Reviewed by Rachel Verkade

Themed anothologies are a staple, not just of the horror genre, but just about every class of speculative fiction. And since moving to Britain, I've encountered an increasing number of collections based around particular areas, most notably the Terror Tales of… series, edited by Paul Finch (Terror Tales of the Cotswolds, Terror Tales of East Anglia, Terror Tales of Wales, etc.). When I picked up Sussex Horrors I was expecting a similar premise; a collection of stories from various authors about terrors somehow centered around or unique to Sussex county. In that respect, I was mistaken; Sussex Horrors, rather than being quilted together by a single editor out of many contributions by different writers, is the lovechild of a menage-a-trois made up of authors Jonathan Broughton, Mark Cassell, and Rayne Hall. These three authors wrote each of the twelve stories comprising the book (four per author), and presumably also served as mutual editors. I will admit to a pang of disappointment when I picked the book up; the variety of authors, writing styles, and themes in an anthology is one of the things I treasure most about them. But I have to concede the novelty of the idea. However, the value in novelty only lies in how successful it is. And was this book successful?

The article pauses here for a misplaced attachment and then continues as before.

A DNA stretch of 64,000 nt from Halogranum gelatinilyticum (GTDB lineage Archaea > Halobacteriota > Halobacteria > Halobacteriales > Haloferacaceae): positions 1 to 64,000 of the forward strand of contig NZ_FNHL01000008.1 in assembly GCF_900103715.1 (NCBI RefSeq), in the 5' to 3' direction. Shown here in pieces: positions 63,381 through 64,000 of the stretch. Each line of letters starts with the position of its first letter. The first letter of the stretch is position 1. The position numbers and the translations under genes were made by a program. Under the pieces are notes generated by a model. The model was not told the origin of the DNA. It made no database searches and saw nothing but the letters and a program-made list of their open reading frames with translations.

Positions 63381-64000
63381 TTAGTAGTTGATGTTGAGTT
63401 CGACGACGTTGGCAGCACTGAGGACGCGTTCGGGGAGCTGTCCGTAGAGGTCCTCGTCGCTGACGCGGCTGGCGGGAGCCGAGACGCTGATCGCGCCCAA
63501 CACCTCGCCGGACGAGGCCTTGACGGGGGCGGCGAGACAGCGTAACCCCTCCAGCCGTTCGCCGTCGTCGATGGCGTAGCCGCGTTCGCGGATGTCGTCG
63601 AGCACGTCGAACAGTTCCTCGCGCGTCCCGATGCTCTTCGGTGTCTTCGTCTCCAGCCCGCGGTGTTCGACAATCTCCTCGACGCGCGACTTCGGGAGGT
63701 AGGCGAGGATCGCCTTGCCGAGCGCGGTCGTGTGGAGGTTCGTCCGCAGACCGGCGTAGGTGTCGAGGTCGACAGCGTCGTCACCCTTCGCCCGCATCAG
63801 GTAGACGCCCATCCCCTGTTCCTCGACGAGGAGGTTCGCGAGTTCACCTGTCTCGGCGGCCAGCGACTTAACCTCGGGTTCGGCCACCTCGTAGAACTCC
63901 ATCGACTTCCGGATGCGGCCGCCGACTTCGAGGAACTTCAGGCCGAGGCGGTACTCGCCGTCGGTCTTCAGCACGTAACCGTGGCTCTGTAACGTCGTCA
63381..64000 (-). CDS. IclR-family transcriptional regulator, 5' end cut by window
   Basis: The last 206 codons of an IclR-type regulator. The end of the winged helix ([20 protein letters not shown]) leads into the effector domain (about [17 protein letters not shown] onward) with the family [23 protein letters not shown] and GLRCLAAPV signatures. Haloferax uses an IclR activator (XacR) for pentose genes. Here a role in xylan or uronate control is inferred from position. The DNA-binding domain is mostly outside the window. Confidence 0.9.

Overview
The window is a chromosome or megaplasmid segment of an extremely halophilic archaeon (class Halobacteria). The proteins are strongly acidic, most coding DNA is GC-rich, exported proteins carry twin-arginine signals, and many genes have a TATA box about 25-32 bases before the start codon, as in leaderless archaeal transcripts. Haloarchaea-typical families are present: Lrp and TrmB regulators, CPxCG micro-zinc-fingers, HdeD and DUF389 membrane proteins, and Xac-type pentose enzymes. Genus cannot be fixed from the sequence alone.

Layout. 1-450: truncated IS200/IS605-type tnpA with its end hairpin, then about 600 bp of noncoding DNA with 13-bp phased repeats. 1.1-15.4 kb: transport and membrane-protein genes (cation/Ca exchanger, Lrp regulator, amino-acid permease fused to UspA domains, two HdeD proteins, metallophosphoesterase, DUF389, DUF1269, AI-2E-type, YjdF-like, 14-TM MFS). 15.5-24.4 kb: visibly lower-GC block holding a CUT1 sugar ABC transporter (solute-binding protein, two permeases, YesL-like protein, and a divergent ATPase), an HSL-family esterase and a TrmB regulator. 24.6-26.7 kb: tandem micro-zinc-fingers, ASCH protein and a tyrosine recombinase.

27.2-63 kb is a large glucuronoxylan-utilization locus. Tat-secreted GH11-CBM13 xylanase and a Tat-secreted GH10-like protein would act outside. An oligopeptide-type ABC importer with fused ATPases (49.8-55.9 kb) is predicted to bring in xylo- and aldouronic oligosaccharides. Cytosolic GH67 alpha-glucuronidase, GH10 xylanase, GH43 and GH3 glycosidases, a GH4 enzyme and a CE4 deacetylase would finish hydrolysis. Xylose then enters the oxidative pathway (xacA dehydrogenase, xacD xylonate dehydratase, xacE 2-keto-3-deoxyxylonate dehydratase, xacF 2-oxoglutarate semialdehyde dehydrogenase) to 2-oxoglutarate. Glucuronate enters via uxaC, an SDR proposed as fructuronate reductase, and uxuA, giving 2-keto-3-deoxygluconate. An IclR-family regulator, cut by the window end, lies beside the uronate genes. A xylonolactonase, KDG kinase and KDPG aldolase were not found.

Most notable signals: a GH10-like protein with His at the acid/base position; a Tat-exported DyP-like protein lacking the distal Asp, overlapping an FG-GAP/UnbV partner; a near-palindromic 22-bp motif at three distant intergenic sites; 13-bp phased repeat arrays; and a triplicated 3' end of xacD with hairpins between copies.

Monday, March 26, 2018

Moore (ed.), Dracula: Rise of the Beast (2018)

David Thomas Moore (ed.), Dracula: Rise of the Beast. Abaddon Books, 2018. Pp. 308. ISBN 978-1-78108-666-7. $15.99.

Reviewed by Cait Coker

Dracula: Rise of the Beast is an interesting and almost undefinable book. It is not a conventional fiction anthology, as all of the stories presented are held together through a joint framing device, but neither is it a mosaic novel, as the stories do not altogether cohere. That said, it’s a fascinating collection that talks back—not just speaks, but explicitly talks back—to Bram Stoker’s classic 1897 novel. Stoker’s Dracula was a figure as exoticized as he was threatening, playing on a number of English cultural anxieties ranging from immigration and anti-semitism to homosexuality and women’s roles in the new industrialist age. Moore and his stable of writers here—Adrian Tchaikovsky, Milena Benini, Bogi Takács, Emil Minchev, and Caren Gussoff Sumption—respond not just to the fictional figure and his historical counterpart, but to the cultural conversations around him as well.

Monday, February 12, 2018

Parrish (ed.), Equus (2017)

Rhonda Parrish (ed.), Equus. World Weaver Press, 2017. Pp. 318. ISBN 978-154-489-6809. $12.99.

Reviewed by Rachel Verkade